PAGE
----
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Supported Decision Making - Supports with our courts

When a Neurodiverse individual (an individual deemed as being diagnosed with an Intellectual or Developmental Difference/Disability) hits the age of 18, most parents/ caregivers are faced with the difficult decision of how to be able to support them in life in making key and major decisions, since chronologically they have hit the adult age of 18(eighteen) and require to be responsible for their own actions and consequences. Routinely, Schools and regional centers have referred parents to apply for guardianship/ conservatorship which basically involves going to the courts and petitioning them to strip the neurodiverse individual of their adult rights and provide guardianship of those rights to them as guardians or conservators. This has been seen as an egregious violation of their civil rights by many self advocates who are able to articulate their dissent and discontentment at conservatorship. Are there alternatives to conservatorship where families and caregivers can still be involved and take on the responsibility of supporting their loved ones who have hit adulthood? In order to explore this, On May 21, PRAGNYA invited Darlene Hansen and Ed Hirtzel from Disability Voices United (DVU), to present a workshop titled “With Support and Without the Court”, guiding families and caregivers on how to go about the Supported Decision Making journey with their loved one. The presenters highlighted important points from their Supported Decision-Making handbook for parents of adults with developmental disabilities in California.

Ed started out the presentation giving an overview of conservatorship as it currently exists in California. Adults with disabilities often have little to no control over what to spend money on, how to manage their health care, who they see or spend time with, where to live and who to live with, and who to date or with whom to have intimate relationships. There is a lot of misinformation that conservatorships are the only way to protect adult children with developmental disabilities. The fact is that conservatorships offer NO extra protection against financial scams, physical abuse, sexual abuse or police arrests and jury convictions. Another little known fact is that anyone (not just family members) can be a conservator; half of conservators in the United States are total strangers, and the court can remove parents for any reason and at any time. Conservatorships are costly and there is no way to know what will happen when the parents pass away. Currently there is a bill in the California Legislature, AB 1663, which is proposing changes to the law to overhaul conservatorship.

The good news is that parents do have the ability to protect their children – with support and without the court – through Supported Decision Making (SDM). Simply put, in SDM the neurodiverse individual can choose supporters, which can be Family members, friends, staff, or professionals, to help them make choices. These people on the individual’s SDM team or circle of support can help them understand, consider, and communicate decisions. An SDM arrangement is informal but can be attached to legal documents, and is designed to change as life changes.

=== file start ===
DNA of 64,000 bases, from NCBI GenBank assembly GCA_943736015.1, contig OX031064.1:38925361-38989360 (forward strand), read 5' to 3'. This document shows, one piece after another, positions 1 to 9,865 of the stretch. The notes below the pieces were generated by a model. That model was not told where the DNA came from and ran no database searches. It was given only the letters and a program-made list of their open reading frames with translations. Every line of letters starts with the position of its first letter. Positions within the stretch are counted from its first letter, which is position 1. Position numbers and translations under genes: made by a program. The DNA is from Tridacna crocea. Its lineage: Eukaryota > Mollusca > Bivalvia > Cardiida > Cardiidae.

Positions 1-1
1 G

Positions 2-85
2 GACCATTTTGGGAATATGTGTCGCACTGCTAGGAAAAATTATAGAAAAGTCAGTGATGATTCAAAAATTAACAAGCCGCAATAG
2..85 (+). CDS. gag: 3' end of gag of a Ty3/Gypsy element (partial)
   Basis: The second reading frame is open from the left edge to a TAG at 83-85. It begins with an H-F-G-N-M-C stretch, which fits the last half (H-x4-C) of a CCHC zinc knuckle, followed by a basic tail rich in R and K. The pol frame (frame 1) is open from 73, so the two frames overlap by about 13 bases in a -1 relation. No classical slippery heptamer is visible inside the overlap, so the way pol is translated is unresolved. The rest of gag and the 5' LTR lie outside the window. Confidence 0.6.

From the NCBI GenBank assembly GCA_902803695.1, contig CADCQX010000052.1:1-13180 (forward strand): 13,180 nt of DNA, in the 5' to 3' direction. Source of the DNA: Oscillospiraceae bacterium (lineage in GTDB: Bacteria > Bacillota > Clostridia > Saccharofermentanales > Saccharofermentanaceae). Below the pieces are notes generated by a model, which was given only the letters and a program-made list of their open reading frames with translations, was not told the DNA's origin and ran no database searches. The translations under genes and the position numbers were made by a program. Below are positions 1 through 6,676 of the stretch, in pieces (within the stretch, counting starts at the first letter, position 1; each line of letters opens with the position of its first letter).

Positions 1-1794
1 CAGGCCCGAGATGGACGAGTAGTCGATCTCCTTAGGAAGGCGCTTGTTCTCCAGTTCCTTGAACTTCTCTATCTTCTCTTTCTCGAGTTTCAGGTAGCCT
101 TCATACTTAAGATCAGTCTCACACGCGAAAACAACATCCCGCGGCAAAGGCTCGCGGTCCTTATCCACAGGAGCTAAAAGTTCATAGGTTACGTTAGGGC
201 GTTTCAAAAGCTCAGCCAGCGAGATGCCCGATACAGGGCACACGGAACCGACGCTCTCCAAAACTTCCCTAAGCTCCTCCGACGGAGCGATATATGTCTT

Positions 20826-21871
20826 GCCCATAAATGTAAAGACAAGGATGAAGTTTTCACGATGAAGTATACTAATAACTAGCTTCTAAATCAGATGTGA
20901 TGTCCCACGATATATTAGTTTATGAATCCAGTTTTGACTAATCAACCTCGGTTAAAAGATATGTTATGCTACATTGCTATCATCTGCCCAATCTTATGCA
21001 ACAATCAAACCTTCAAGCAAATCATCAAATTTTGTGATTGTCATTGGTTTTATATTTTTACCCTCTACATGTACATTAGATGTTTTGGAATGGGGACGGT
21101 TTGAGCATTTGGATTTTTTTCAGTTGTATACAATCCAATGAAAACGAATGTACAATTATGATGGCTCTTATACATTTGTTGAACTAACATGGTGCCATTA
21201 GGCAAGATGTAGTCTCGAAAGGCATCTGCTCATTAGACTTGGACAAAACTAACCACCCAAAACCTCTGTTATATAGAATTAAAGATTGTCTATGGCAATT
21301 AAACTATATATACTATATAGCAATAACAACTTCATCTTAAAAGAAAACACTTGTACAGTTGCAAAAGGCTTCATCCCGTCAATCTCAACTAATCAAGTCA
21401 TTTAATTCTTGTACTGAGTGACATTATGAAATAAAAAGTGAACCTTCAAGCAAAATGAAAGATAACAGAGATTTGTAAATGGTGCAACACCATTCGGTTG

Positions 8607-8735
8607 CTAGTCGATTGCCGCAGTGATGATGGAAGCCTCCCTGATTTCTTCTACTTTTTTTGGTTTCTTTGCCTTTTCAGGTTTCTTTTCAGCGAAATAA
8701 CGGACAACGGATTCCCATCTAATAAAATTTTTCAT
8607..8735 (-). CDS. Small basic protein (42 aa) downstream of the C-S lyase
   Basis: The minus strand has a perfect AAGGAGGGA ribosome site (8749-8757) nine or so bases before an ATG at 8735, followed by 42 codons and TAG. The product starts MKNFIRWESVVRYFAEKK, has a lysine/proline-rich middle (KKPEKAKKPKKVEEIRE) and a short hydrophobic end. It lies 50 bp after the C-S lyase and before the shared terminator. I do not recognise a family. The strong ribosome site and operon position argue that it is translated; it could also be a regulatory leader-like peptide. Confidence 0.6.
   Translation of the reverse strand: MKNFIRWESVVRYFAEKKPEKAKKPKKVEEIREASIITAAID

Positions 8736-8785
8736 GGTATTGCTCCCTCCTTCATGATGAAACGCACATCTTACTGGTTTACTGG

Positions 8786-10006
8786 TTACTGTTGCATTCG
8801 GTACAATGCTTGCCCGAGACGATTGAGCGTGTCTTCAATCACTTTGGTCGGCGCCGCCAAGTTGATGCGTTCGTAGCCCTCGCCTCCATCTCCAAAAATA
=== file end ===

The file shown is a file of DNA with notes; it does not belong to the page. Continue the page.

Supported Decision Making looks different for every individual. Some of the key elements are:

  • Make sure your adult child’s preferences are respected

  • Communication can be in any way that works best for them

  • Explain choices in a way your adult child can understand

  • Advocate for your child! Don’t let others make decisions for your child,

rush them or force them to make a choice without considering it

  • Provide examples

Darlene and Ed shared several moving real-life examples of how SDM has made a difference in the lives of the individuals that they support.

During the second half of the presentation, Darlene and Ed shared many examples of the forms contained in DVU’s handbook and how to use SDM agreements in many different life situations, including healthcare settings (including mental health emergencies), finances, education, community services, voting and public safety and law enforcement. These documents can be attached to legally binding documents including the IEP (Individualized Education Plan) in the school system, the IPP (Individual Program Plan) in the Regional Center system, powers of attorney and HIPAA authorizations. The following chart gives an overview of which documents to bring or use in which settings:

PRAGNYA will be following up with the people who attended this workshop, and we hope to welcome Darlene and Ed back for future workshops. Currently the SDM Handbook is only available in English, but its translation is underway.

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